The exact methodology of the work has been described in the wiki page  for the project. I'll be summarising the steps Ruben and I have followed in the section below.
To enable the use of the Click Modular router in NS-3, we first implemented a class Ipv4ClickRouting, which derives from an abstract class Ipv4ExternalRouting. Ipv4ExternalRouting is used to enforce the use of Send() and Receive() methods for external routing. This can be used in future if we're integrating any other external router like Click. Ipv4ClickRouting does the actual interfacing with Click. This includes instantiating a Click router for a node, handing packets to and from Click, and providing services to Click like resolving a node's IP/MAC addresses from an interface name. Test cases were also implemented to ensure that Ipv4ClickRouting's internals work as expected.
Next, as per Tom's suggestion, we implemented the Ipv4L3ClickProtocol class (derived from Ipv4), which handles the L3 functionality for Click. It is similiar to much of Ipv4L3Protocol, except where packets are sent up and down the stack, and where the protocol handlers are registered. The TCP and UPD L4 protocols were slightly modified to work with both kinds of L3 protocols.
We then went on to deal with L2, which was slightly confusing at first because we needed to ensure that we have a common way of handling both CSMA and Wifi devices with Click running on top of them. This was handled as follows:
- Sending of a packet by a Click node:
Every packet received from Click has its ethernet header stripped off, sent down the stack directly using NetDevice::Send() with the destination header and protocol fields being extracted from the received header. The NetDevice then adds the headers again as required. In case of Wifi, Wifi specific elements are not required in this portion of the Click graph. (keeping the sending side for Csma and Wifi the same in the Click graph)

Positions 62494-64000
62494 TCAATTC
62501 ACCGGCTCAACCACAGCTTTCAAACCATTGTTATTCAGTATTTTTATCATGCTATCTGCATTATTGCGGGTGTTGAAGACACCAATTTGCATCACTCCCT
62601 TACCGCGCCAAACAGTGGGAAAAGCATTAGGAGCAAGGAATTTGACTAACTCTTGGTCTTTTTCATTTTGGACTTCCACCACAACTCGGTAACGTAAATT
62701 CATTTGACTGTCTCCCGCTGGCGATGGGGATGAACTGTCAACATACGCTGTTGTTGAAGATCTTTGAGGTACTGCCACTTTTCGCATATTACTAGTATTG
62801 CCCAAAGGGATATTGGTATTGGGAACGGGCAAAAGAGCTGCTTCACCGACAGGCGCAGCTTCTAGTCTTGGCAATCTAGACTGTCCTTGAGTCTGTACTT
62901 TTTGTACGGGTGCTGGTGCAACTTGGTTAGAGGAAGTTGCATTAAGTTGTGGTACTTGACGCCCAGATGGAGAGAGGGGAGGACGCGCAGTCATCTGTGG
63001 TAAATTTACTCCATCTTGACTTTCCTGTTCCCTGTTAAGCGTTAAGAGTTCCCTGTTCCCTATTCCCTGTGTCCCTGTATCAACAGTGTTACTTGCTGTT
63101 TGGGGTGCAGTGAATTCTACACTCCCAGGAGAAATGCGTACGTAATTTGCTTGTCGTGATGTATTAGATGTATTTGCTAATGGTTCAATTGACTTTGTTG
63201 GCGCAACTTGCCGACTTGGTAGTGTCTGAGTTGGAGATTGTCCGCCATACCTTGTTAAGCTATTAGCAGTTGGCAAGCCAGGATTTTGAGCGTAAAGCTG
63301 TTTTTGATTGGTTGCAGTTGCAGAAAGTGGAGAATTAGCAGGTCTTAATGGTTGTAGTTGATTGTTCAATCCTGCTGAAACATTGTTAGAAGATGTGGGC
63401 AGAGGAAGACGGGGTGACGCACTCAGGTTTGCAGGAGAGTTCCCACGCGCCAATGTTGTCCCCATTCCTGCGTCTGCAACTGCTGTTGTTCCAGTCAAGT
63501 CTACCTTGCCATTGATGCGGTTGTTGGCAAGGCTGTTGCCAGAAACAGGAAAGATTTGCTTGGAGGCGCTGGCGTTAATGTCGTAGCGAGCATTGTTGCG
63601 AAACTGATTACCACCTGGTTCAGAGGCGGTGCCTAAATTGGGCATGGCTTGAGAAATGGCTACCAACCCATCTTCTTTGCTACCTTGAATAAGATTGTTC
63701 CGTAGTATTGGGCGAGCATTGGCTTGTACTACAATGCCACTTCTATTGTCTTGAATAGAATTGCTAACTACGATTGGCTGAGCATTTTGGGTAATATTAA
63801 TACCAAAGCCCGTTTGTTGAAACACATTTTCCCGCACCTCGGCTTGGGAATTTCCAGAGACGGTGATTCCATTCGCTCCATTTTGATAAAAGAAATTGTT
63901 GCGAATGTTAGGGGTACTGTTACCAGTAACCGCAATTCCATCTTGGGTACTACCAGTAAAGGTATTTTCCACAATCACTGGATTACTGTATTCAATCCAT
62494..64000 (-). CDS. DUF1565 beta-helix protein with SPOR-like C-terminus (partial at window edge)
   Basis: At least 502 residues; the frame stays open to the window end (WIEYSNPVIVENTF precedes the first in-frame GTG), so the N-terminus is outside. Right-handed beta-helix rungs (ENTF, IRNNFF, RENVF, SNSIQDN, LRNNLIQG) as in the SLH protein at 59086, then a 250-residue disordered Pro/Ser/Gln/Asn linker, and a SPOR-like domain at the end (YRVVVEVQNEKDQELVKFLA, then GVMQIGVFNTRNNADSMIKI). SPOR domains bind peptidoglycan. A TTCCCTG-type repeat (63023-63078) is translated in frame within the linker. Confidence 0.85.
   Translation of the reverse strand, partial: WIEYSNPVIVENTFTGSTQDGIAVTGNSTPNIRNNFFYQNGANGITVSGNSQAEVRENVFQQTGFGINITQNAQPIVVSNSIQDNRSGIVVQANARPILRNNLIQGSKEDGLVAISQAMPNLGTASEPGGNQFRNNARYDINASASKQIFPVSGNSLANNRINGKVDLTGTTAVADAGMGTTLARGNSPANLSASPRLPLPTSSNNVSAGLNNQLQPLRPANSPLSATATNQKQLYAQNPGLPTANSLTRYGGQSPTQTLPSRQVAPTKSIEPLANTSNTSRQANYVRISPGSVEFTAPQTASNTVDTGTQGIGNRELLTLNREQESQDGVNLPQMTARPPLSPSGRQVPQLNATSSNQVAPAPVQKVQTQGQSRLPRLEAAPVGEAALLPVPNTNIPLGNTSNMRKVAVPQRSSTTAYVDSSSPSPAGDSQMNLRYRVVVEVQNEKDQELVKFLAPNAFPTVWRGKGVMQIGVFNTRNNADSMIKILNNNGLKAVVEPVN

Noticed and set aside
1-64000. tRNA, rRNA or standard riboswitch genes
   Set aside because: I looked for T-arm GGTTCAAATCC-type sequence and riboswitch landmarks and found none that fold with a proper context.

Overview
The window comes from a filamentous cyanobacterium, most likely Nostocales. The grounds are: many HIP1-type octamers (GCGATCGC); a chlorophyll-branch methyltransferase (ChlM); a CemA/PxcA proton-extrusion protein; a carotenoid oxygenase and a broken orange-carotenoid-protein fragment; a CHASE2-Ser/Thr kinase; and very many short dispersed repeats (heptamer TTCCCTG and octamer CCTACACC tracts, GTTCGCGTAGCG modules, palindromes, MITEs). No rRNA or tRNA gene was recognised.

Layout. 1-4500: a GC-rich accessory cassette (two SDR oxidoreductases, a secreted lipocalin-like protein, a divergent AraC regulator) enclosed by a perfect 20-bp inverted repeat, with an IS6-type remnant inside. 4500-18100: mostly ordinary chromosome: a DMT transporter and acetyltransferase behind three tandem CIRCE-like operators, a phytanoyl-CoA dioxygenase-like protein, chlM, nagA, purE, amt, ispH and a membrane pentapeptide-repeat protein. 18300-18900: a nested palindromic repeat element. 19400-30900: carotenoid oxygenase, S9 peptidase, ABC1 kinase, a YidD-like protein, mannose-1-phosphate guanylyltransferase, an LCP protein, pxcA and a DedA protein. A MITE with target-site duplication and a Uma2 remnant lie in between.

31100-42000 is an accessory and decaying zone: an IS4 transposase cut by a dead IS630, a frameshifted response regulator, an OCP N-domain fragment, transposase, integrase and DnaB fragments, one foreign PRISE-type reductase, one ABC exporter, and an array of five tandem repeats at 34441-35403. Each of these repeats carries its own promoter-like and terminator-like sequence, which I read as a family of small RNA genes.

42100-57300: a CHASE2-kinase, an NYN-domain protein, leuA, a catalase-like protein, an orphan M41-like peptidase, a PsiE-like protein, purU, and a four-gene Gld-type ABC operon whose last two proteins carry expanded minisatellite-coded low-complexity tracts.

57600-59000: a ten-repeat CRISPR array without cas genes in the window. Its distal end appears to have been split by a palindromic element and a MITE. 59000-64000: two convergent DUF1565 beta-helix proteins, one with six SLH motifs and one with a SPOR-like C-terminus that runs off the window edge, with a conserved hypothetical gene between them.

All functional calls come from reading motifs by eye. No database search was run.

- Receiving of a packet by a Click node:
CsmaNetDevice::Receive() and MacLow::ReceiveOk() were slightly modified so that incoming packets are sent directly upto L3, to be handled by Click. In the case of Wifi, only data packets are sent to Click. RTS/CTS/ACK and 802.11 Management packets are handled by the Mac Low/High models in ns-3. The Click graph has to have the necessary decapsulation elements to remove the MAC headers (for Wifi and Csma). We tested this for Adhoc and Nqap/Nqsta configurations and it works as expected.
Furthermore, we expect the Click graph to handle ARP and ICMP which leaves more flexibility within Click.
We also have examples scripts inside examples/click to demonstrate the following:
- nsclick-simple-lan.cc and nsclick-raw-wlan.cc:
A Click based node communicating with a normal ns-3 node without Click, using Csma and Wifi respectively. It also demonstrates the use of TCP on top of Click, something which the original nsclick implementation for NS-2 couldn't achieve.
- nsclick-udp-client-server-csma.cc and nsclick-udp-client-server-wifi.cc
A 3 node LAN (Csma and Wifi respectively) wherein 2 Click based nodes run a UDP client, that sends packets to a third Click based node running a UDP server.
One Click based node communicates to another via a third node that acts as an IP router (using the IP router Click configuration). This demonstrates routing using Click.
We have also implemented a helper class ClickInternetStackHelper to set up and configure Click based nodes.
I'll proceed to prepare some good documentation now. Once that is done, we plan to explore some use cases that Ruben had in mind which involves having Click co-exist with some ns-3 routing protocols. We also intend on exploring a model wherein Click handles MAC layer functionality (with an eye on 802.11) as well.